Let’s change the facts for hypothetical purposes:
- If the finder is the trespasser = land owner has possession.
- If the finder was a social guest on occupied land = land owner has possession.
- Additionally, if the item was embedded into the land = land owner has possession.
- Finally, if the item was found in an open, public area = finder has possession.
McAvoy v. Medina
11 Allen 548 (Mass. 1866).
The defendant won in trial court and the plaintiff appealed.
Does things change when the property was misplaced instead of lost?
When the property is misplaced, not lost, the finder acquired no right to the property and it is their job to exercise reasonable care of safekeeping until the owner returns for it.
The wallet belongs to the barber shop. Affirmed.
Here is a case between a barber and his client. A previous client had left their wallet on the table and this customer discovered it later. Upon discovery of the wallet, it was kept by the barber for the true owner to come into possession. When the true owner did not come, the customer demanded the wallet and was refused. So, this lawsuit ensued.
This is different than the previous case because the wallet here was misplaced, not lost. When the wallet is misplaced, the only right to the finder is to protect it until the true owner comes to return. In that case, the barber is in a better position to keep the wallet because the true owner is likely to return to the barber.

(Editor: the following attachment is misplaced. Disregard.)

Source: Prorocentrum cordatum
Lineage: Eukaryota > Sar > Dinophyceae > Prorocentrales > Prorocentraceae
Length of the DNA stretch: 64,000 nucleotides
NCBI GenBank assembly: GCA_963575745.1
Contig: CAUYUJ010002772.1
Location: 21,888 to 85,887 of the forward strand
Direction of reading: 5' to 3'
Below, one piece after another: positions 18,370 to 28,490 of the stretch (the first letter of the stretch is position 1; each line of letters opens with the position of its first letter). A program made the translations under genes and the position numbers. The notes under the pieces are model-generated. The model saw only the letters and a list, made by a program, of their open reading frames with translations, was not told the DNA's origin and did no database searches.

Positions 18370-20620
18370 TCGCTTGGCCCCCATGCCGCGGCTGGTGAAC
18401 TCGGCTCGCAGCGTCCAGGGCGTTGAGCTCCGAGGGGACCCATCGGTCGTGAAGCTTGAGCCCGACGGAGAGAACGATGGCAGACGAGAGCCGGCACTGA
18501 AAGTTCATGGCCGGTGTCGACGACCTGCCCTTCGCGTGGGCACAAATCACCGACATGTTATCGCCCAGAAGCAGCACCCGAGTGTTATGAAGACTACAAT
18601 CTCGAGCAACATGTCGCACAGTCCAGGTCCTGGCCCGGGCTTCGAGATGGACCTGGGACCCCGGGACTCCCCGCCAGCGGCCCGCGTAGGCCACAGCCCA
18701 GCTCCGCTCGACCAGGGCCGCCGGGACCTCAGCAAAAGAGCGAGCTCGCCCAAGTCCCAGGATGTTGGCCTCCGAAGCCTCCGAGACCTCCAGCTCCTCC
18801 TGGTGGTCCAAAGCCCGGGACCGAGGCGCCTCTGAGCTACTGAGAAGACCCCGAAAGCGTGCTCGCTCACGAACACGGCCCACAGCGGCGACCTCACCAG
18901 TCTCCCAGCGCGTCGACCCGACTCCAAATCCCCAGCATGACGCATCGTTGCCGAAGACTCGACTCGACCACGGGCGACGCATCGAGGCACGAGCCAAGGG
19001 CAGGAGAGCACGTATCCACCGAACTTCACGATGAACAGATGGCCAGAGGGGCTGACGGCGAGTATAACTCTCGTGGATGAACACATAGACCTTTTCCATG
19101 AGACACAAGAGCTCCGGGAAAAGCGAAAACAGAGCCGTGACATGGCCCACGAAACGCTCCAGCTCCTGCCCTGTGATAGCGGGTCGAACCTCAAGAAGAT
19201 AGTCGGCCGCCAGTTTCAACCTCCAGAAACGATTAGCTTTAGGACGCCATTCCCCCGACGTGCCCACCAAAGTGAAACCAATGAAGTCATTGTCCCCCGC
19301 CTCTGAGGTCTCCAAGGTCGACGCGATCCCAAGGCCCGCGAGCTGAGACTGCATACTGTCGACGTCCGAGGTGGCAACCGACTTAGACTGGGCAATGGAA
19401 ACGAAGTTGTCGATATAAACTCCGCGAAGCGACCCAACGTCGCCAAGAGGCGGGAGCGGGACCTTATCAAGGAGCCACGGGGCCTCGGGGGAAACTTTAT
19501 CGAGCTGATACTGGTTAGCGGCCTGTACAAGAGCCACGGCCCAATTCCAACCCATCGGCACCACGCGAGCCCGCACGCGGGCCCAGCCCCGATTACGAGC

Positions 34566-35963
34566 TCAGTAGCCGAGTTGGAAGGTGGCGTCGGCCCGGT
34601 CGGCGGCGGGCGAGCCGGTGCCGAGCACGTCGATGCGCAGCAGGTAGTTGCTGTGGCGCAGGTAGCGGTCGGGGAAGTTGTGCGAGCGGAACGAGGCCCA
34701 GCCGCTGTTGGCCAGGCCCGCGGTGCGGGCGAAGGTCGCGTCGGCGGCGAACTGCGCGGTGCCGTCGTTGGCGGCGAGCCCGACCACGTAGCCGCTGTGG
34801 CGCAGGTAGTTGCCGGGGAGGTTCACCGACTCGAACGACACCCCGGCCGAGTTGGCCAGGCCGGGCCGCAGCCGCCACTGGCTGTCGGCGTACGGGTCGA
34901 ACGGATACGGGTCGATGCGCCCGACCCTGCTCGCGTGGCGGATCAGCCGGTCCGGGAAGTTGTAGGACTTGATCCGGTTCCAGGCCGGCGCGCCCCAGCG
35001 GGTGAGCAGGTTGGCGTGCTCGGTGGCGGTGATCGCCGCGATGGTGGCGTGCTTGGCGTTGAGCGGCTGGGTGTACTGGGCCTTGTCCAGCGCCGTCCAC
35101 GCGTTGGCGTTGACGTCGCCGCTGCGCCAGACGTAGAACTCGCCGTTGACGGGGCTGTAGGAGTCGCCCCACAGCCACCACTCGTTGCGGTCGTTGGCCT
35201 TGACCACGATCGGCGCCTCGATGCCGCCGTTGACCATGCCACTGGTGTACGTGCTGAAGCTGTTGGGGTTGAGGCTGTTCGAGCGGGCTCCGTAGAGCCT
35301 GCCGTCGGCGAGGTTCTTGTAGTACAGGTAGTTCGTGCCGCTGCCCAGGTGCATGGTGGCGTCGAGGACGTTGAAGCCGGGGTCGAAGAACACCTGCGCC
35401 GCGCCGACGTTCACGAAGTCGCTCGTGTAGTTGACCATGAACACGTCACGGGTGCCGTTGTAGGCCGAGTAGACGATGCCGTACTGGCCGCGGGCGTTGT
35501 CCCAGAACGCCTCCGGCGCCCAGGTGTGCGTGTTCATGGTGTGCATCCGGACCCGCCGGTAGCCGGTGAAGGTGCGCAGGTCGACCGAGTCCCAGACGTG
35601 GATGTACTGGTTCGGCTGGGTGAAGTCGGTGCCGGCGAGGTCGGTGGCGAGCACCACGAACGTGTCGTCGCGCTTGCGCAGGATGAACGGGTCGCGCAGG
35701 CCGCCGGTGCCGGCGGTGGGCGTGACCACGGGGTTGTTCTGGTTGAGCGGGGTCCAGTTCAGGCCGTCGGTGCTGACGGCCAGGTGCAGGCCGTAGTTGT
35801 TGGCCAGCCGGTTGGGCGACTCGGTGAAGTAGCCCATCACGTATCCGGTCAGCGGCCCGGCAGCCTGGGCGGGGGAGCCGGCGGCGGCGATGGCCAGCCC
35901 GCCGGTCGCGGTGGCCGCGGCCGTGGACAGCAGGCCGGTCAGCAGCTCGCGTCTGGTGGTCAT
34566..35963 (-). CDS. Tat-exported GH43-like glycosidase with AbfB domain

There is a distinction between McAvoy and Hannah. This case seems more factually similar to Bridges mentioned above. The only difference is that the item was lost in Bridges, while here it was mislaid. Mislaid property is property that is voluntarily placed but unintentionally forgotten. This is different than lost property where it was involuntary placed and unintentionally forgotten.
Mislaid property goes to the land owner, not the finder. The purpose of this is to ensure the easiest way of returning to the true owner if they come to reclaim the property.
If the wallet was found on the floor, the finder would have taken it instead of the land owner. However, what if the shop was rented? Would it go to the landlord, the tenant, or the finder? Here, it would go to the tenant, since that is where the true owner would go to look for it.
Benjamin v. Lindner Aviation, Inc.
534 N.W.2d 400 (Iowa 1995).
Benjamin is the plaintiff, he lost possession of all but was awarded a 10% finders fee. He appealed.
Who possess the money, the bank, the plane, or the discoverer?
This is mislaid (the circumstances point to this conclusion), so, law of lost goods does not apply.